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Radiocarbon dating and isotope analysis on the purported Aurignacian skeletal remains from Fontana Nuova (Ragusa, Italy)

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Mannino,  Marcello A.
Department of Human Evolution, Max Planck Institute for Evolutionary Anthropology, Max Planck Society;

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Talamo,  Sahra
Department of Human Evolution, Max Planck Institute for Evolutionary Anthropology, Max Planck Society;

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Citation

Di Maida, G., Mannino, M. A., Krause-Kyora, B., Jensen, T. Z. T., & Talamo, S. (2019). Radiocarbon dating and isotope analysis on the purported Aurignacian skeletal remains from Fontana Nuova (Ragusa, Italy). PLoS One, 14(3): e0213173. doi:10.1371/journal.pone.0213173.


Cite as: http://hdl.handle.net/21.11116/0000-0003-4F95-D
Abstract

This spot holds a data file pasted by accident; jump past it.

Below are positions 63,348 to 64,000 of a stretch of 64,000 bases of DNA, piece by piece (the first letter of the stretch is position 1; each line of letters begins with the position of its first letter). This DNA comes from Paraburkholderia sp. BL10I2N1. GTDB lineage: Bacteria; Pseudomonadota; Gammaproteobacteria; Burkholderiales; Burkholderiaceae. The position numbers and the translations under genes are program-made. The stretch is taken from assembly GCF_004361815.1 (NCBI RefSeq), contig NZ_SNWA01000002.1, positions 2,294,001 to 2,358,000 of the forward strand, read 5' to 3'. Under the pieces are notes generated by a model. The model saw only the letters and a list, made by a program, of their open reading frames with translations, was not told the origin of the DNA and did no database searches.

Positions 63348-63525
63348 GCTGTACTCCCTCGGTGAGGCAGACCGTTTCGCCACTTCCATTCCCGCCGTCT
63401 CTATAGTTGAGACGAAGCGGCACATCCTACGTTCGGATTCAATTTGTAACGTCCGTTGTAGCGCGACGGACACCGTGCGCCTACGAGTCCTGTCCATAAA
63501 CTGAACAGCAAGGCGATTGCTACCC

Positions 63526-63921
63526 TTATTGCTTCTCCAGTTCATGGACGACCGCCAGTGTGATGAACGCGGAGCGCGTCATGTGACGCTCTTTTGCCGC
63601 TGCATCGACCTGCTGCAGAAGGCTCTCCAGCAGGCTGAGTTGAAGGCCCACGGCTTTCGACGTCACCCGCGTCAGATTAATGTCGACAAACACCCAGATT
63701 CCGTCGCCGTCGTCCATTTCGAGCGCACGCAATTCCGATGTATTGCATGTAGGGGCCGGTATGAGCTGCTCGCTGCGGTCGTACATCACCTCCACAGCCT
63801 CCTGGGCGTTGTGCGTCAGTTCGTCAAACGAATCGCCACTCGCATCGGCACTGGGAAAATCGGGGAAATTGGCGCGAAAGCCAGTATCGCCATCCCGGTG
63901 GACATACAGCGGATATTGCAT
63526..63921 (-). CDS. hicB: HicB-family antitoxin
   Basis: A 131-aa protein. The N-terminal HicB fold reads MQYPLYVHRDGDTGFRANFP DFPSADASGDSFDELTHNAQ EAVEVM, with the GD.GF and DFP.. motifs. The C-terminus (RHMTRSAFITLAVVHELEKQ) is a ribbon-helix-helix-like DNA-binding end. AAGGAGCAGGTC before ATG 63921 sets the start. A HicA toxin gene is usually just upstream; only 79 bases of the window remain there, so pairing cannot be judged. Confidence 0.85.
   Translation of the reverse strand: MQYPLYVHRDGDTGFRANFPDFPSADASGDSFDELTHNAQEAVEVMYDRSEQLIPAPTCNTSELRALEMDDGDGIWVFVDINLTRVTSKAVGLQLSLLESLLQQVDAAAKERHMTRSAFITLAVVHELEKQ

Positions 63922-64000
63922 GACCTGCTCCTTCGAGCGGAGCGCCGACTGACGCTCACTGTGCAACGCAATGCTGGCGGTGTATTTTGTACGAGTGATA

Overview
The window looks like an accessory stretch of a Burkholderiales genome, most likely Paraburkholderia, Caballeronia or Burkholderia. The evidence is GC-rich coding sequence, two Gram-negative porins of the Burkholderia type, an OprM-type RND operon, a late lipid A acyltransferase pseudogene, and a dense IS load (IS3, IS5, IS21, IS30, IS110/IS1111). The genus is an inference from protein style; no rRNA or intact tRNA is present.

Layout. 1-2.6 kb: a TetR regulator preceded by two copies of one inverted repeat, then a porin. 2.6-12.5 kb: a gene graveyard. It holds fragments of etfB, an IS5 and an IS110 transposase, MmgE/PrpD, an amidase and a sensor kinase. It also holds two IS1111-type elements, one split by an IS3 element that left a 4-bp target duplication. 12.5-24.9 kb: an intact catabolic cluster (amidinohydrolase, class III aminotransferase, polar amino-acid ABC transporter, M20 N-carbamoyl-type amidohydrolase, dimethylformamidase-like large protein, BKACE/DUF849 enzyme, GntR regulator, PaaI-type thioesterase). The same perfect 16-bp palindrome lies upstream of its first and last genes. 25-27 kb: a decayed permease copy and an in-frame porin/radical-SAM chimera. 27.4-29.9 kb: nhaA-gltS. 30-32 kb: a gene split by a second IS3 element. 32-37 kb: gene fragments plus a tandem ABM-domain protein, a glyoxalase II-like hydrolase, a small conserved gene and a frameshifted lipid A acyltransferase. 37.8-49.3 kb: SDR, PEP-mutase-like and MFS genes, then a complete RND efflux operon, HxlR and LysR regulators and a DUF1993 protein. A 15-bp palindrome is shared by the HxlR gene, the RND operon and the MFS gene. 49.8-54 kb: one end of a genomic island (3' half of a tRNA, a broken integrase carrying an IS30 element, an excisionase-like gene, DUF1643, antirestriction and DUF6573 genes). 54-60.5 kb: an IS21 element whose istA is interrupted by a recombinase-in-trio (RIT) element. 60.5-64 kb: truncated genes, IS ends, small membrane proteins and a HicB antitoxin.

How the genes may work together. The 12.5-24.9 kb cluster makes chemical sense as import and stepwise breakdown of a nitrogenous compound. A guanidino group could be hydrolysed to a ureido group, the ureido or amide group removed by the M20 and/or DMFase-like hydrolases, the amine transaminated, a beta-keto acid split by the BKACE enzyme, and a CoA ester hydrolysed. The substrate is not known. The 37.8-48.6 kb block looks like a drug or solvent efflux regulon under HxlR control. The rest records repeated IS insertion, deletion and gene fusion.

Proving voyaging at sea by Palaeolithic humans is a difficult archaeological task, even for short distances. In the Mediterranean, a commonly accepted sea crossing is that from the Italian Peninsula to Sicily by anatomically modern humans, purportedly of the Aurignacian culture. This claim, however, was only supported by the typological attribution to the Aurignacian of the lithic industries from the insular site of Fontana Nuova. AMS radiocarbon dating undertaken as part of our research shows that the faunal remains, previously considered Aurignacian, actually date to the Holocene. Absolute dating on dentinal collagen also attributes the human teeth from the site to the early Holocene, although we were unable to obtain ancient DNA to evaluate their ancestry. Ten radiocarbon dates on human and other taxa are comprised between 9910–9700 cal. BP and 8600–8480 cal. BP, indicating that Fontana Nuova was occupied by Mesolithic and not Aurignacian hunter-gatherers. Only a new study of the lithic assemblage could establish if the material from Fontana Nuova is a mixed collection that includes both late Upper Palaeolithic (Epigravettian) and Mesolithic artefacts, as can be suggested by taking into account both the results of our study and of the most recent reinterpretation of the lithics. Nevertheless, this research suggests that the notion that Aurignacian groups were present in Sicily should now be revised. Another outcome of our study is that we found that three specimens, attributed on grounds both of morphological and ZooMS identifications to Cervus elaphus, had δ13C values significantly higher than any available for such species in Europe.